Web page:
She was small and nimble.  Had she not been sent to the wizard, she might have ended up as a pickpocket or a sneak thief and broken her poor father’s heart.  The wizard had taught her letters and symbols and spells.  He taught her enough for her to return home and help her father with his trade, perhaps even to become wealthy.  But she stayed, for she found that she loved to learn new trades and crafts.  And she loved the crackly old wizard.

The potion must have driven the wizard mad, or perhaps it drove him into a rage.  But if that were so, it was a quiet rage.  For he stood by, stewing and seething it seemed.  The apprentice used what he had taught her.  Had he been in his right mind, he would not have been deceived.  She left a brew of her own in the bushes where she hid.  And she crept slowly closer to the wizard and the cauldron.  When the brew in the bushes burst with a flash and roar, the wizard turned toward it.  He threw flame at the unfortunate bush and burnt it to the root.

But as he did, the apprentice dashed forth and swept up the anti-potion, the one the wizard had not drunk.

As she fled, she heard the wizard speak in a calm and measured voice.

“Run if you must.  I will find you.  I will finish you.”


She knew that the wizard must drink the anti-potion, for it would reverse the effects of the first potion. But he was so consumed by the foul effects of that first potion, that she feared he might not drink the other.  The apprentice ran straight to the elders of her village, and they sent word to the orders of potion-makers, wizards, witches, and the like.  She warned them all, for she knew they faced a powerful foe.  Her teacher was more powerful than most of them.  That was why he was able to find the rarest of rare bright yellow mushrooms and make the potions.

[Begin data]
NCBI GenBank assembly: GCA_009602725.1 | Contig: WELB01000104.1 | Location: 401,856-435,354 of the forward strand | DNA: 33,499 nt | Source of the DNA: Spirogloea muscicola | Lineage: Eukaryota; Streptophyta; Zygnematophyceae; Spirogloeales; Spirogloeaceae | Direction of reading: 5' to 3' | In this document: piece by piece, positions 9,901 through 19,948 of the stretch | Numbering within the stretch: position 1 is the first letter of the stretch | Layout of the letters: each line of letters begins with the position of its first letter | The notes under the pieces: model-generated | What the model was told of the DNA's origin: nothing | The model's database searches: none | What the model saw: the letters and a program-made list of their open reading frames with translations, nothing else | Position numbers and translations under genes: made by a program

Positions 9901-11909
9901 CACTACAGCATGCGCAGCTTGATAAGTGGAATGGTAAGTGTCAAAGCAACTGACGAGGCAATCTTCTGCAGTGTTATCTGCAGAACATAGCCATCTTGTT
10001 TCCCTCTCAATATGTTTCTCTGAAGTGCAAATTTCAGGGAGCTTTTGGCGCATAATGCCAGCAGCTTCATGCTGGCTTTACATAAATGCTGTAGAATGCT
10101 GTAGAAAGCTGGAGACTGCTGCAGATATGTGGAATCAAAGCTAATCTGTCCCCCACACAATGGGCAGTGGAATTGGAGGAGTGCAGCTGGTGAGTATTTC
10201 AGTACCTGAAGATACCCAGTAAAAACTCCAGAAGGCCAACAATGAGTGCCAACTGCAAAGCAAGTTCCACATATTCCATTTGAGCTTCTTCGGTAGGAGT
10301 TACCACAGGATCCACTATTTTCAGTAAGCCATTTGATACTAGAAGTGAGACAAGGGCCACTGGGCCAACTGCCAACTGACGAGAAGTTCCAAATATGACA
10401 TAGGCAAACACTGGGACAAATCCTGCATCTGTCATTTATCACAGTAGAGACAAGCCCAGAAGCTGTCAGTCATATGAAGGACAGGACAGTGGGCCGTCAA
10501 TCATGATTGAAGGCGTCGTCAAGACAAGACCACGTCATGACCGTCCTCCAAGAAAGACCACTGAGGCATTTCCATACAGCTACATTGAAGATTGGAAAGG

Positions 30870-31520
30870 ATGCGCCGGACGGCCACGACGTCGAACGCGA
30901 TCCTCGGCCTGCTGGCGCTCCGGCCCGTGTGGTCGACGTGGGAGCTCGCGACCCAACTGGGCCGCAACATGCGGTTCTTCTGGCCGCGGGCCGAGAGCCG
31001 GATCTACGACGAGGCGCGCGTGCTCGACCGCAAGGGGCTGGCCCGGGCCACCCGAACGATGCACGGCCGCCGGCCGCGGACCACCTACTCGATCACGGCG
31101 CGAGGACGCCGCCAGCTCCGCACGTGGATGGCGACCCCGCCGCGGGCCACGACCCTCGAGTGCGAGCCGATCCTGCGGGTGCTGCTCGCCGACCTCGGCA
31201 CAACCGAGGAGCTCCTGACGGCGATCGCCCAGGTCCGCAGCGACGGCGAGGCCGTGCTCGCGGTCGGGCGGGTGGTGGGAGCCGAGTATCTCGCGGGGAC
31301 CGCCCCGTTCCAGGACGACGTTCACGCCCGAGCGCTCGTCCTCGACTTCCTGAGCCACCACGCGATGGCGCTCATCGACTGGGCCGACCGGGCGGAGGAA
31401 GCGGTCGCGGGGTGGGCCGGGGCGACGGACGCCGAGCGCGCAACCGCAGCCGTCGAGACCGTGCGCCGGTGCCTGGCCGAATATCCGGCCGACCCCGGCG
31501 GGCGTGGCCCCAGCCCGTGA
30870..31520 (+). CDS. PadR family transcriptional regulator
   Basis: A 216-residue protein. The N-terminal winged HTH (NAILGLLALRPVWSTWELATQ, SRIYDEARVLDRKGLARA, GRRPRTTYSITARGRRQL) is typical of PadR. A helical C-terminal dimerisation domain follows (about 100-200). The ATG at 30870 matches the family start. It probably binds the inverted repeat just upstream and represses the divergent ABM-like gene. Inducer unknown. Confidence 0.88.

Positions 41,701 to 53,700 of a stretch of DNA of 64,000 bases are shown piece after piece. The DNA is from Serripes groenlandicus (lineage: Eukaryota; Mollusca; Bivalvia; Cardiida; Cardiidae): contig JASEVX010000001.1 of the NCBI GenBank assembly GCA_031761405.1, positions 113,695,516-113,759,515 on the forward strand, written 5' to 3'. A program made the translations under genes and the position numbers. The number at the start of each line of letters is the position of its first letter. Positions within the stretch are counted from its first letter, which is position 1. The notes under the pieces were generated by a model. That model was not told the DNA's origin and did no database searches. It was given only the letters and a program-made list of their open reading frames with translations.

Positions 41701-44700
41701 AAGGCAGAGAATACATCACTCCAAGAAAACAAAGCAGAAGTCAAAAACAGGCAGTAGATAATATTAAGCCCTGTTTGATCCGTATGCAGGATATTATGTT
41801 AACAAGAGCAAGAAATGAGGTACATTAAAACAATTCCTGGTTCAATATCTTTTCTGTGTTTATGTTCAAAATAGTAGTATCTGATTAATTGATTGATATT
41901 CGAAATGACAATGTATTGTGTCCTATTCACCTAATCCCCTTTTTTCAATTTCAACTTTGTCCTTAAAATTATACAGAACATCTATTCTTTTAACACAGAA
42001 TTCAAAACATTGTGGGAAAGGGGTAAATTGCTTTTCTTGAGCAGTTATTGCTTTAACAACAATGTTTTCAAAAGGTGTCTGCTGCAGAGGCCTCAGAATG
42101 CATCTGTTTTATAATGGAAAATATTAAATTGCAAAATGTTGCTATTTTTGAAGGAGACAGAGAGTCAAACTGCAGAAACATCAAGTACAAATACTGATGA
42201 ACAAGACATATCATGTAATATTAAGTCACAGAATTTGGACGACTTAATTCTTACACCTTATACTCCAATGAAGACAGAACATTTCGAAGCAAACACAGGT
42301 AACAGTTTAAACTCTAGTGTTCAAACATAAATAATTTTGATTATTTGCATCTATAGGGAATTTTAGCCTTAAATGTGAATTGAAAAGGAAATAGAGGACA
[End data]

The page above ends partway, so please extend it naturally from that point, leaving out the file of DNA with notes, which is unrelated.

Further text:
The village elders sent spies to watch the wizard, only their most cunning spies, so they would not be spotted by him.  When word reached the village elders and the orders of magic-makers that one of the spies had been killed, any who might have doubted the apprentice were convinced that the wizard was now evil.  The spies who survived brought more news.  The wizard though slow in his coming was heading for the village.  And as he came, he muttered of looking for his dear young apprentice.  She was the first person he saw after drinking the hateful potion.  So he seemed to hold a special hatred just for her.